Thoughts on Publishing and Finding a Calling

Back in the early 2000s, I had a dream to be a professional fighter. In December of 2005 I had my first (and to date, only) Mixed Martial Arts fight and I realized that I liked the idea of being a fighter but not the reality of going to the gym every day.

I moved to Thailand with the intent to start a business. I knew I wanted to start something that I could take with me—something I could do from anywhere. I’ve spent hundreds of hours thinking of different industries, what I could bring to the market and what I’d really like to be doing with my time.

A lot of “Lifestyle Design” talk is about finding and following your passion. Recently Dan Andrews gave his thoughts on the topic. He said that people are often looking for an industry that is a calling when they should be looking for work that is a calling. Every industry has accountants and every industry has salesmen. If you enjoy selling you can do it for any industry and be happy; but if you love the travel industry yet hate selling, you’ll be miserable as a salesman even if you’re doing it for a travel company—just as I was going to the gym every day.

I like the idea of blogging or publishing in general. It’s something I can take anywhere and it’s something with a lot of variety. I could publish a blog on business or a podcast on fighting or a magazine about travel.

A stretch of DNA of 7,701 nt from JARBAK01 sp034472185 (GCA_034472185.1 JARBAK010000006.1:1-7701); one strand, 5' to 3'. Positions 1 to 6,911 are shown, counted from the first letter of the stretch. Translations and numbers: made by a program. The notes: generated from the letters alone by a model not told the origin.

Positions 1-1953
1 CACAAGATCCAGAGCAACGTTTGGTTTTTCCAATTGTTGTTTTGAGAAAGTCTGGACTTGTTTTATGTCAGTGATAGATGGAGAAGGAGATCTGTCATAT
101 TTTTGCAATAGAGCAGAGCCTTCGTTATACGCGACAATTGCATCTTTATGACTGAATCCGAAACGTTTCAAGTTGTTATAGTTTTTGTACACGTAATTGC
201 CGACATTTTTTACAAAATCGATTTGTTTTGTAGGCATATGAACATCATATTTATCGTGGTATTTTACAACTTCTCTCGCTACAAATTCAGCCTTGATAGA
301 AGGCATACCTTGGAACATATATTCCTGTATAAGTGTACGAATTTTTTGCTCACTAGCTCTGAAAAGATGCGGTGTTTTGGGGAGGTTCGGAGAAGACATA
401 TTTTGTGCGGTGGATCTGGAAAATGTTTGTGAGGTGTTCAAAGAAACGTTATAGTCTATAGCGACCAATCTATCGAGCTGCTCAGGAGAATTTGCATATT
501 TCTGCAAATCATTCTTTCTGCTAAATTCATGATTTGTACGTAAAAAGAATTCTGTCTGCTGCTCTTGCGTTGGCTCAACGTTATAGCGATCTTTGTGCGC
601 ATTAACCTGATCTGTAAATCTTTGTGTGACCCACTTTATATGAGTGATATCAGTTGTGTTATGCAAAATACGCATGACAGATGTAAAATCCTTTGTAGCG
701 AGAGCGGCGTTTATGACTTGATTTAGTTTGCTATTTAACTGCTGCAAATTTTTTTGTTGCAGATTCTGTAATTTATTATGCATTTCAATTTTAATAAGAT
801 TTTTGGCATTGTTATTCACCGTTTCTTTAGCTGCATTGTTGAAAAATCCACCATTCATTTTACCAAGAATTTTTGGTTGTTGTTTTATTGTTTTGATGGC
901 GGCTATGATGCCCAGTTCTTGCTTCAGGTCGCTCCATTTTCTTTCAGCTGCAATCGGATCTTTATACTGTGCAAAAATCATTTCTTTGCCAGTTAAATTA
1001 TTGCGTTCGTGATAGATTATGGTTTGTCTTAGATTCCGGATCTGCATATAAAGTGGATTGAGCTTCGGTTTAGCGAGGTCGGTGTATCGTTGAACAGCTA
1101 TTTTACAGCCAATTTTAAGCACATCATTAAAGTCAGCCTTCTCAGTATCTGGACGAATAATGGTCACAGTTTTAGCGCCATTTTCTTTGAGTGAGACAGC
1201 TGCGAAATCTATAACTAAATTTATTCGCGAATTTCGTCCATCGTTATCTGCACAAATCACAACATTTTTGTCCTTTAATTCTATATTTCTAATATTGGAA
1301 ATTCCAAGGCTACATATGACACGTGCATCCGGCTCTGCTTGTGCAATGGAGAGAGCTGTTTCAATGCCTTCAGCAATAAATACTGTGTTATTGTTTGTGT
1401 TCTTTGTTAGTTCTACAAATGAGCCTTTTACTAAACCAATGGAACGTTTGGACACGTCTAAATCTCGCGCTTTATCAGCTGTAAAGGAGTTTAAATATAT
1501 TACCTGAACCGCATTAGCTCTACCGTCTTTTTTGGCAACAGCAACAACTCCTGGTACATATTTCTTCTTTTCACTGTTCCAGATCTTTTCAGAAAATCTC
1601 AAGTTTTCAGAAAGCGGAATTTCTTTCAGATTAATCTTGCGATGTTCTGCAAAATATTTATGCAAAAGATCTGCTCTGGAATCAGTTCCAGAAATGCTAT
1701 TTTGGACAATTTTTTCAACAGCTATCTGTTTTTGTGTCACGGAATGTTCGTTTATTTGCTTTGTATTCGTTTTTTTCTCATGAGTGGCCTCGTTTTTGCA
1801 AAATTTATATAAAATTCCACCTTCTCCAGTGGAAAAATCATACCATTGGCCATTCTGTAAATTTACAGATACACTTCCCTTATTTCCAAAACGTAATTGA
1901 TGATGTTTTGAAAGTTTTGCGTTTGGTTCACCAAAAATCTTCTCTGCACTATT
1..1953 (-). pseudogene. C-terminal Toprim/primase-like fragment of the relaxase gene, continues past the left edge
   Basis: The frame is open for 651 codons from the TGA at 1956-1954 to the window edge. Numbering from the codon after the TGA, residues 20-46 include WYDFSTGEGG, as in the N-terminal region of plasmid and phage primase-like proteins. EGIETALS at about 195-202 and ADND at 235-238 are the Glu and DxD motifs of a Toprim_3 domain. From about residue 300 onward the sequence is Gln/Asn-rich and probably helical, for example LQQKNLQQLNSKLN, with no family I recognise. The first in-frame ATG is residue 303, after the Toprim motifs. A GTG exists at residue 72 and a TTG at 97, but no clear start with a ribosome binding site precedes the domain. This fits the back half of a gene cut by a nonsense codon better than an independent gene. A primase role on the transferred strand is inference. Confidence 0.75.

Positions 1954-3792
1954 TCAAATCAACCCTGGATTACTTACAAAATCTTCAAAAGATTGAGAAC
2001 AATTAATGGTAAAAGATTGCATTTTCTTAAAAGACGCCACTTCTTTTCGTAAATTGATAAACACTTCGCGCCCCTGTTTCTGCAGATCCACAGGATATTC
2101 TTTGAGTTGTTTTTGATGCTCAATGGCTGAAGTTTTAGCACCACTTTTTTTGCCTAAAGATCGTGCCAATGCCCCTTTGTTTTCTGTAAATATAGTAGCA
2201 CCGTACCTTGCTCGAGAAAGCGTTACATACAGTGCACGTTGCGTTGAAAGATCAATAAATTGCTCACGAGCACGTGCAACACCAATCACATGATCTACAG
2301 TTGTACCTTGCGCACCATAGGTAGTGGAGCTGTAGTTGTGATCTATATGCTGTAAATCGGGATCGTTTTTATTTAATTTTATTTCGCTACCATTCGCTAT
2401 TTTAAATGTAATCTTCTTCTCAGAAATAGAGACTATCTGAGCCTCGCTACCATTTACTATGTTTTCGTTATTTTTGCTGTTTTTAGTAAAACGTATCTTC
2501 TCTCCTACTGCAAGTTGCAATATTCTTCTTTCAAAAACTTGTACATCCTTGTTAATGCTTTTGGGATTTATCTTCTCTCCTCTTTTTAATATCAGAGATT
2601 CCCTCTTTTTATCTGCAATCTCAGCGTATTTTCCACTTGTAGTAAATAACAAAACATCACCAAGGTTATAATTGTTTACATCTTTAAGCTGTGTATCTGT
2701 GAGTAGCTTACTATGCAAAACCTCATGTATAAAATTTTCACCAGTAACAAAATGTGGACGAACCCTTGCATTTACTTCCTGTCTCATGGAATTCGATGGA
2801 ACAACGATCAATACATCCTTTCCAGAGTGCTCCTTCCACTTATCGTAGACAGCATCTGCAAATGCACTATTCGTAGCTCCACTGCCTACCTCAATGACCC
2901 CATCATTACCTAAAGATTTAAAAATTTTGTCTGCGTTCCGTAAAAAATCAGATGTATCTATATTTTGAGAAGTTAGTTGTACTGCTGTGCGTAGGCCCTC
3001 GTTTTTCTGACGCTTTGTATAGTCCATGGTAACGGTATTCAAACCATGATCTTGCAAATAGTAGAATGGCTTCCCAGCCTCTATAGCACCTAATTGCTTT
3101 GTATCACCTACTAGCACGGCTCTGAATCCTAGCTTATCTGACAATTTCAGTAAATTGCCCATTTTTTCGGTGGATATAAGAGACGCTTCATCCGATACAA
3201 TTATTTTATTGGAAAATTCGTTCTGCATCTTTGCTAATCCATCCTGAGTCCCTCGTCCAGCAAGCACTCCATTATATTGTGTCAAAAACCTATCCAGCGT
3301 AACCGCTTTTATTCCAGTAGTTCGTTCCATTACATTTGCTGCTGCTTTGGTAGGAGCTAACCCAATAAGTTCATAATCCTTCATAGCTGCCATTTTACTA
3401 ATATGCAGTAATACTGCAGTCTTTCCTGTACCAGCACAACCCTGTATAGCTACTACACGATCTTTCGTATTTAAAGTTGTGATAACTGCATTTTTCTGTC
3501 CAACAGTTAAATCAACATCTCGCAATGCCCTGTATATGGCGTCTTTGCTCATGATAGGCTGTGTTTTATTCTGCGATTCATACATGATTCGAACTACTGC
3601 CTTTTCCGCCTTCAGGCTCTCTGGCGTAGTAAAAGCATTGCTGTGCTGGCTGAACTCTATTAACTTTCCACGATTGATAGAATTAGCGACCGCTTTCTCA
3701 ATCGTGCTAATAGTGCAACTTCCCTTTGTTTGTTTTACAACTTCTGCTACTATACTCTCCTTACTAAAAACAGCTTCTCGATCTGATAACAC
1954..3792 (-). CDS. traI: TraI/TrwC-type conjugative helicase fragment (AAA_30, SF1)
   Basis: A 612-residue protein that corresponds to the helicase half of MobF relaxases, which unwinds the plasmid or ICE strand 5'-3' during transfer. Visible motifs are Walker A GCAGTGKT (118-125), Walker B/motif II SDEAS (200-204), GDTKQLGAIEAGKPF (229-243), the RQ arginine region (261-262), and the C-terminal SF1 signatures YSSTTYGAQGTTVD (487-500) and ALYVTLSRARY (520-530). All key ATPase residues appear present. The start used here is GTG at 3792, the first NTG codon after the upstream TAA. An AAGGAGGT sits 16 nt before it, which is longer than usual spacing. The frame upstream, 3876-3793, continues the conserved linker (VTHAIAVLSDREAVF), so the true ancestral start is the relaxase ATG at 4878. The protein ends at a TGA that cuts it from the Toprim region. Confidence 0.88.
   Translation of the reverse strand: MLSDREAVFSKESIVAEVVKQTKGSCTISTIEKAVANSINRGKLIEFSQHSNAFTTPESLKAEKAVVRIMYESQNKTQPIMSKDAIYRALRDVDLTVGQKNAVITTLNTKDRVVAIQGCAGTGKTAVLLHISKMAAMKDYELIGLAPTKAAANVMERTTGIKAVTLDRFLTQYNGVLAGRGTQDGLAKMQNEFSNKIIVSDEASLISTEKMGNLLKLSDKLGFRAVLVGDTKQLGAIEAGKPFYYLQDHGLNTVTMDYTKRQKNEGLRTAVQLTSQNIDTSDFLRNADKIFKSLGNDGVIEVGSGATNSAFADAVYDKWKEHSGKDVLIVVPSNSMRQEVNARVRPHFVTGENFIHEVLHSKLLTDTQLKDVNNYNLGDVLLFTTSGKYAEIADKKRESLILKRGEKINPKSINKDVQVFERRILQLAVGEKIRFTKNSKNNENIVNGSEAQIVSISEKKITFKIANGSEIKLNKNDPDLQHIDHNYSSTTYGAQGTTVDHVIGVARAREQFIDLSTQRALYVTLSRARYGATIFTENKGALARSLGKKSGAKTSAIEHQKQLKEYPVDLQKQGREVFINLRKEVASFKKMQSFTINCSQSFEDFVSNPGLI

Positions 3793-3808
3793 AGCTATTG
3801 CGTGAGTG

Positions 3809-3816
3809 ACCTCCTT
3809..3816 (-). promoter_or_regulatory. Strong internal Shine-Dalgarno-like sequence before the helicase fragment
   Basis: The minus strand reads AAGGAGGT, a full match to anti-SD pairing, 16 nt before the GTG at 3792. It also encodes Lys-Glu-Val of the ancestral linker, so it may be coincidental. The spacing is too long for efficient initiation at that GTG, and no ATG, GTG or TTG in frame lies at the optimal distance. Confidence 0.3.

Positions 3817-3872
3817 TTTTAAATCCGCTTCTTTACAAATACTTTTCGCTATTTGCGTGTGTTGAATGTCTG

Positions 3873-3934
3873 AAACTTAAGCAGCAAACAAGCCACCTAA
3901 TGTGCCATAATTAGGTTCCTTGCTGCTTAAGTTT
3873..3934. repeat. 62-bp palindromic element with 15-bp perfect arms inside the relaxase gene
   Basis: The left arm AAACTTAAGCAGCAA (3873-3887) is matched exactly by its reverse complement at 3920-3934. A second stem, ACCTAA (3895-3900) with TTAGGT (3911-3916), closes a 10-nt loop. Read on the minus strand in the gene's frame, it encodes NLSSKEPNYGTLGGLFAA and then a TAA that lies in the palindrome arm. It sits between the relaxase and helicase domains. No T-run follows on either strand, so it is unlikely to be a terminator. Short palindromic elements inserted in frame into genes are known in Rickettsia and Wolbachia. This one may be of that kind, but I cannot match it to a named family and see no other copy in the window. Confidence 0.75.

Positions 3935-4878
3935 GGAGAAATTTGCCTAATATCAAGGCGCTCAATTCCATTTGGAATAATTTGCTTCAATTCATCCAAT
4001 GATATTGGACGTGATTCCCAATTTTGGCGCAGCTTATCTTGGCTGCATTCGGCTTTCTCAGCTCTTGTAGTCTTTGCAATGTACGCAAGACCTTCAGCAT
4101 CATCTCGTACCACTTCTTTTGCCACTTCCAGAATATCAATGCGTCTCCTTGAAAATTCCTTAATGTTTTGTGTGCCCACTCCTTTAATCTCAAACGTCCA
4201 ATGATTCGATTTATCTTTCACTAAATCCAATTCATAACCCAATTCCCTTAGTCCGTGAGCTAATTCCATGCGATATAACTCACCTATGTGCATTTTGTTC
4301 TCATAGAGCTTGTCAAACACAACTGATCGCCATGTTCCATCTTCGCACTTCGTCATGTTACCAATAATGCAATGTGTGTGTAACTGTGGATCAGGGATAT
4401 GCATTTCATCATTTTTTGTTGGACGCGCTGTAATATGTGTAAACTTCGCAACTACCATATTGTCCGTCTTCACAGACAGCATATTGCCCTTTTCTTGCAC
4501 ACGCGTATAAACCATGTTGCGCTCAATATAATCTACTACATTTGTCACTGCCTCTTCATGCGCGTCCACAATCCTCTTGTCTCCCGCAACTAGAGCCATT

Speaking of magazines, have you seen some of the micro-magazines being published lately? There’s Fear-Less, which looks defunct, but was free and relied on advertisements to pay the writers. Mountain & Pacific produced paid publications for the better part of two years. Then there’s Southeast Asia Backpacker, supported by ads and is available online and in print.

I think publishing in this capacity will continue to grow—niche topics serving smaller audiences. People are looking for things not available on TV or the newsstand. Very niche topics that aren’t being served. Advertisers are having a hard time with the mass markets that TV networks and newspapers draw and because of this, niche publishers are getting more attention.

I think it’s a great time to get into the publishing industry if you’re interested in doing something niche.

Update March 2015: I’m not sure this is true anymore. Besides two of the three examples having folded since I first wrote this, all the smaller publications I know of are struggling. I think there’s still opportunities in publishing from a business perspective, but you better have a plan before you start—and ads are not a good strategy.